I managed to stumble across the NFL Network yesterday and saw the thrilling WR drills where guys run crossing patterns and catch balls thrown at them from all angles. Then some deep balls. Needless to say, 3 minutes in and you are bored silly. I get the gist of combines to see the work habits of guys, gauge their speed and ability to adjust to thrown balls, but to base a lot of your strategy on drafting folks from these types of things is nutzo.
Yeah, back in the day I could run these WR drills and not have too much problem with them. Put me in pads and have Lawrence Taylor crash into me, and they’d might as well dig a hole and plant me there, cuz I’d be dead. Renaldo Nehemiah is a prime example of this. I give Bill Walsh credit for thinking outside the box, but the Skeets experience left a lot to be desired. Sure, Bullet Bob Hayes worked out, and other speedsters have made careers, but straight-ahead speed rarely translates into anything but ‘Hey, he’s fast. Hit him once, and he’s an alligator.’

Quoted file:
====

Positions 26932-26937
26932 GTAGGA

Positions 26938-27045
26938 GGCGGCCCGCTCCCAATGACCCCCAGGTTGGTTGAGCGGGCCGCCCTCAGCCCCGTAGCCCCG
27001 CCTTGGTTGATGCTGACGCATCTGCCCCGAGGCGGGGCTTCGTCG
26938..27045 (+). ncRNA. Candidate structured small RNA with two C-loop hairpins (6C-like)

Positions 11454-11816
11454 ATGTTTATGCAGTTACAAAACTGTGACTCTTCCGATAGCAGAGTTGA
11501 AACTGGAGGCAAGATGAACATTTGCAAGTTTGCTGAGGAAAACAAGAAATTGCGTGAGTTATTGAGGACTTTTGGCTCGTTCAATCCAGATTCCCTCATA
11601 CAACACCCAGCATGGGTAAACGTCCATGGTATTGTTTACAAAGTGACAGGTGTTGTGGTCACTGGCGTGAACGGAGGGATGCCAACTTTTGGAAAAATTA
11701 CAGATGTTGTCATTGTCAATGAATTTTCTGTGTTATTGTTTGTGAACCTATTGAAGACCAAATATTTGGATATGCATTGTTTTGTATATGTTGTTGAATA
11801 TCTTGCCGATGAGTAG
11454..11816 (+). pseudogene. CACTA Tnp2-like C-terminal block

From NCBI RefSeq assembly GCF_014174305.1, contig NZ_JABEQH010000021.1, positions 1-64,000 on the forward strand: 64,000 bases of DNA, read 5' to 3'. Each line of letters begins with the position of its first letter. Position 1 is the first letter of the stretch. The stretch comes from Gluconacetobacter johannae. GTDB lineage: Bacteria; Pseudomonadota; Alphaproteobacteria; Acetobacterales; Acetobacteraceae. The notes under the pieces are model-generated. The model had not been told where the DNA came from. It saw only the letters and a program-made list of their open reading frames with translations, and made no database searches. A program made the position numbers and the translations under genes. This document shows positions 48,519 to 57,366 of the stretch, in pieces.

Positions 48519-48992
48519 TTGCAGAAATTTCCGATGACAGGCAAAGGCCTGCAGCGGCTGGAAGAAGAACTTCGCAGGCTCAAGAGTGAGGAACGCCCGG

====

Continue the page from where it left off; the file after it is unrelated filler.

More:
If they worked these guys out in pads it might make a little more sense. better yet, look at their college tape. Jerry Rice is example of the other side of this. He didn’t work out well as a combine guy, but put him in pads with a football to chase down, and no one could catch him. Route running isn’t a skill that necessarily translates to a combine atmosphere as well. Freddy Biletnikoff wasn’t a burner, nor was Steve Largent, Dwight Clark, or Jerry GOAT. However, they could get open on just about any route. And that was when DBs could basically mug you till the ball was in the air.
So all the hooraw around 40 times makes me laugh a little as teams ignore a guy like Keenan Allen (gawd I wanted us to draft him), who left miles of tape showing his ability, while drooling over Darius Heyward-Bey and Jonathan Baldwin (and of course A.J. Jenkins).